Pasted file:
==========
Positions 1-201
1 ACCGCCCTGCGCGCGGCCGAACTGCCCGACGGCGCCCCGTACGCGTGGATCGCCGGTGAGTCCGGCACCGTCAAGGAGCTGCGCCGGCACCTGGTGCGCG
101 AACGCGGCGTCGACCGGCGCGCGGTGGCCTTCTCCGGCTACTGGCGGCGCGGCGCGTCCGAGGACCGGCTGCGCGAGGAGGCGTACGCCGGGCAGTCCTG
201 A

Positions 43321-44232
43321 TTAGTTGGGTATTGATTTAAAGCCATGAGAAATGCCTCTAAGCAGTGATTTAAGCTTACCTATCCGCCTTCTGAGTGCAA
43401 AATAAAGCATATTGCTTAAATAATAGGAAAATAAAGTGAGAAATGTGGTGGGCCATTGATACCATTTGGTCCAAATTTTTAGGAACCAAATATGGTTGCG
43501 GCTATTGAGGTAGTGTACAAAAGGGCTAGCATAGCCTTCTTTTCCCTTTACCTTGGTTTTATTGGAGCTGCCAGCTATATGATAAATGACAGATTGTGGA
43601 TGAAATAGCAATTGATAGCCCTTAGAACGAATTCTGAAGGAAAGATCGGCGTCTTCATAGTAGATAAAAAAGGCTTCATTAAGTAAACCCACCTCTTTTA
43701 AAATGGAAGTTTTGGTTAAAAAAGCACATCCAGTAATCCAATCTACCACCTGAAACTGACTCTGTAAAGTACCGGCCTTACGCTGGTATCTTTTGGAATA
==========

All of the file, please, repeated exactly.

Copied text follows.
Positions 1-201
1 ACCGCCCTGCGCGCGGCCGAACTGCCCGACGGCGCCCCGTACGCGTGGATCGCCGGTGAGTCCGGCACCGTCAAGGAGCTGCGCCGGCACCTGGTGCGCG
101 AACGCGGCGTCGACCGGCGCGCGGTGGCCTTCTCCGGCTACTGGCGGCGCGGCGCGTCCGAGGACCGGCTGCGCGAGGAGGCGTACGCCGGGCAGTCCTG
201 A

Positions 43321-44232
43321 TTAGTTGGGTATTGATTTAAAGCCATGAGAAATGCCTCTAAGCAGTGATTTAAGCTTACCTATCCGCCTTCTGAGTGCAA
43401 AATAAAGCATATTGCTTAAATAATAGGAAAATAAAGTGAGAAATGTGGTGGGCCATTGATACCATTTGGTCCAAATTTTTAGGAACCAAATATGGTTGCG
43501 GCTATTGAGGTAGTGTACAAAAGGGCTAGCATAGCCTTCTTTTCCCTTTACCTTGGTTTTATTGGAGCTGCCAGCTATATGATAAATGACAGATTGTGGA
43601 TGAAATAGCAATTGATAGCCCTTAGAACGAATTCTGAAGGAAAGATCGGCGTCTTCATAGTAGATAAAAAAGGCTTCATTAAGTAAACCCACCTCTTTTA
43701 AAATGGAAGTTTTGGTTAAAAAAGCACATCCAGTAATCCAATCTACCACCTGAAACTGACTCTGTAAAGTACCGGCCTTACGCTGGTATCTTTTGGAATA